Equally important is compatibility between materials and components at the window-wall interface so they don’t compromise the system’s ability to function correctly. Many commonly used transition materials are limited by specific inherent characteristics. For example, spray foam may interfere with drainage planes when used with a drained window system with sill pan flushing; overspray can spoil the finishing materials; and to retain structural integrity, sheet membranes are limited by the width of unsupported gaps that can be spanned. Sealants are not always practical, due to the need for backing material or the required width-to-depth ratio on the complex geometries of some buildings. In addition, they are a continual maintenance item, subject to degradation from ultraviolet (UV) radiation and weather conditions.

Despite their shortcomings, improvements have been made in materials, design, and construction. Nevertheless, performance problems at the window-wall interface continue and are generally attributed to design, materials, workmanship, or sequencing. It’s a cause for concern since air leakage at the window-wall interface affects the air leakage performance of the entire window unit. To reduce the potential for compromised performance, the hospital owner sought a single source provider of a long-lasting durable solution.

Building Envelopes and Energy Efficiency
The building envelope—its outer shell—is designed and constructed to provide separation between the interior and the exterior environments. To do so, it must act as an air barrier to control the movement of air across the building, a thermal barrier to insulate against fluctuating temperatures, a drainage plane to manage water infiltration, and a vapor barrier to manage diffusion of vapor through the building envelope. In general, the wall and window assemblies perform these functions adequately. The Achilles’ heel occurs at the areas where windows and walls connect, particularly if varying geometries are part of the building design. “The interface between the window and the metal trim produces the greatest heat loss,” summarizes Roth. “Interfaces between systems will kill you. This is a complex building with a lot of curved surfaces and a multitude of materials. We knew we needed an air and vapor barrier.”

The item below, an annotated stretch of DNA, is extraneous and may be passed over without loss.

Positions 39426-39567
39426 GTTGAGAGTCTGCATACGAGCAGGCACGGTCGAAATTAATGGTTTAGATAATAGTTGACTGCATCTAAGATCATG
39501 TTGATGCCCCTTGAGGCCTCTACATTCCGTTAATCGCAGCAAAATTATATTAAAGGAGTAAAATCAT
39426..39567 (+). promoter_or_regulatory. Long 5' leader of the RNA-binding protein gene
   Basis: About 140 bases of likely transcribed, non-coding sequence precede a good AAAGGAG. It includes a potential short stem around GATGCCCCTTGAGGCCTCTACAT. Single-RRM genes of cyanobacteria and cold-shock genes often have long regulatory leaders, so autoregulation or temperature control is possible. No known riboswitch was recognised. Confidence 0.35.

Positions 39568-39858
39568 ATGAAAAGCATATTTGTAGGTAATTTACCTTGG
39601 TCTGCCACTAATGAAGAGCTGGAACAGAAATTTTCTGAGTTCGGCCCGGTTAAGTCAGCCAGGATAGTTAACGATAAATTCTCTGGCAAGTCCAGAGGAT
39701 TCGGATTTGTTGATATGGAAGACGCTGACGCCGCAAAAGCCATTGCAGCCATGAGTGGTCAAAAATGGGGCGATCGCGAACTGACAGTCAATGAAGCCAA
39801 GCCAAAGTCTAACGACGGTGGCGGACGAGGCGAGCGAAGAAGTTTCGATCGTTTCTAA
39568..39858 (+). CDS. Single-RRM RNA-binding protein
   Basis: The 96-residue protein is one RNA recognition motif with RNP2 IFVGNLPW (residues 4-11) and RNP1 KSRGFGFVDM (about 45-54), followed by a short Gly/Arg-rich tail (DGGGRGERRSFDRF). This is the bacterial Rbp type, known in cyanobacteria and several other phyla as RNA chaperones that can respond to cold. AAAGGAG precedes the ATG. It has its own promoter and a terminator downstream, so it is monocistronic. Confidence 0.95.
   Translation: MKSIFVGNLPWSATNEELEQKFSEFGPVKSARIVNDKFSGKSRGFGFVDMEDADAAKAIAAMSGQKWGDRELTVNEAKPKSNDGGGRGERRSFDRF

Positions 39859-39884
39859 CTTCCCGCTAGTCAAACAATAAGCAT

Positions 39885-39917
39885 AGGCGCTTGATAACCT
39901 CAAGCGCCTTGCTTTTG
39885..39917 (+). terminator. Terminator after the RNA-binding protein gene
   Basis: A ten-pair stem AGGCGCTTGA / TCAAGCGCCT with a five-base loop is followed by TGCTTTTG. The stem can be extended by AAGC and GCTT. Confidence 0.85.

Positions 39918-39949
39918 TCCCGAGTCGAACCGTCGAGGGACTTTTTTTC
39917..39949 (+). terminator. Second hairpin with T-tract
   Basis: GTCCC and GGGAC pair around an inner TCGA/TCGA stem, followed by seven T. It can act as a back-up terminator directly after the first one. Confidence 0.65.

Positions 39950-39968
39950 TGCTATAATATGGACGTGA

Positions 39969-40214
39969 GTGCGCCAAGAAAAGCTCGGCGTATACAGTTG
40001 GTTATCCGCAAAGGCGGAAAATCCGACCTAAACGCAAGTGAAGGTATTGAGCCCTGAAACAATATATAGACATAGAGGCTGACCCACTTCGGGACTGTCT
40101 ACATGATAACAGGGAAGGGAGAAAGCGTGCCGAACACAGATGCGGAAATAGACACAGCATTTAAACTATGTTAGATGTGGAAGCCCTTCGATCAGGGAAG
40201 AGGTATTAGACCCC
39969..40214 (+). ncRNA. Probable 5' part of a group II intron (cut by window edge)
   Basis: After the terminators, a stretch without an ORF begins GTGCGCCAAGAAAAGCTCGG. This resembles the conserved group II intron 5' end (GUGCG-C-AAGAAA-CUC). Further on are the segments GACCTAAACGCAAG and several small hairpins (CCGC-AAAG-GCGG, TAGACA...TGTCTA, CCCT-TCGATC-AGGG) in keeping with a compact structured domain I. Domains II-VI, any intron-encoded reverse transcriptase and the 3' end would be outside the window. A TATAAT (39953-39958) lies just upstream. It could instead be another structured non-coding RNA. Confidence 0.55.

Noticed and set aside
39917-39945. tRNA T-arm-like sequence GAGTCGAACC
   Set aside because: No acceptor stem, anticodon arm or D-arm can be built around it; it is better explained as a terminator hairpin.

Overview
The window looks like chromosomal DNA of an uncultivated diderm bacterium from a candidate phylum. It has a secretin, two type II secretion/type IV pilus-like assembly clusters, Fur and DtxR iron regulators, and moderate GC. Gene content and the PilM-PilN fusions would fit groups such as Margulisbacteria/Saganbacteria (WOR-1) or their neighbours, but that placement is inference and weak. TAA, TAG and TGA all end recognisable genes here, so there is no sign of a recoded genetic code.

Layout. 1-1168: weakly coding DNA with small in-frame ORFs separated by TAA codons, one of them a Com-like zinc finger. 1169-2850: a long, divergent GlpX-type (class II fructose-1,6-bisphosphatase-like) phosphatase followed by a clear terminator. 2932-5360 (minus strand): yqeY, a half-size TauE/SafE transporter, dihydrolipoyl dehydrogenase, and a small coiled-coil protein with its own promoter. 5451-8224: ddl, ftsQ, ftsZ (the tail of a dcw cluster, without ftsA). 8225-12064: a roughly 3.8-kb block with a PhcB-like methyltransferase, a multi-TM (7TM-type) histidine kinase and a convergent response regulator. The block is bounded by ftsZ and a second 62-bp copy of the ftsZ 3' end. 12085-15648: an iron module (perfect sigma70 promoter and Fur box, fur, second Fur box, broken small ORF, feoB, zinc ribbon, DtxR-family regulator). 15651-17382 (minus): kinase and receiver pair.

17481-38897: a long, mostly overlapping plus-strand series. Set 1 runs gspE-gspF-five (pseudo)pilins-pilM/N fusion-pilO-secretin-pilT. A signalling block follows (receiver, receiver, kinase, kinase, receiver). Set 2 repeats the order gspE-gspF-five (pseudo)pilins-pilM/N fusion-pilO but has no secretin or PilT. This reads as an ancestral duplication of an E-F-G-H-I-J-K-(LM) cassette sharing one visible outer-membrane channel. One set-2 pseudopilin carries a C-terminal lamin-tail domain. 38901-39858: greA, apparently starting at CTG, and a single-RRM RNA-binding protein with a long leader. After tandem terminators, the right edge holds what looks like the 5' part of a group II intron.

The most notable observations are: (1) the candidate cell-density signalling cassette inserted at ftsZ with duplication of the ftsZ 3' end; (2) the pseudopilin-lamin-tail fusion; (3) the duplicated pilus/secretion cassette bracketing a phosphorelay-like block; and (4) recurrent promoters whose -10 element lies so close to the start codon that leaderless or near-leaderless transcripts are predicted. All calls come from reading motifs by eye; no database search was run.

Ideally, the functional layers of each adjoining assembly are placed along the same plane so that performance of the components is not compromised. If the components are not installed along the correct planes, the point of failure usually occurs at the intersection of the different components—the interface between the assemblies.

Difficult though it may be to build, the window-wall interface’s functional performance affects overall building envelope system performance. As much as 90% of all water intrusion problems can occur within the 1% of the total building exterior surface area that contains the terminations and transition detailing, according to Michael T. Kubal’s, Waterproofing the Building Envelope. Air leakage and exterior moisture infiltration are primary factors in premature building envelope failure. Moisture-laden air penetrating the building envelope can condense, resulting in corrosion or damage to building envelope components, increased heating and cooling loads in excess of up to 40%, and occupant health and comfort issues.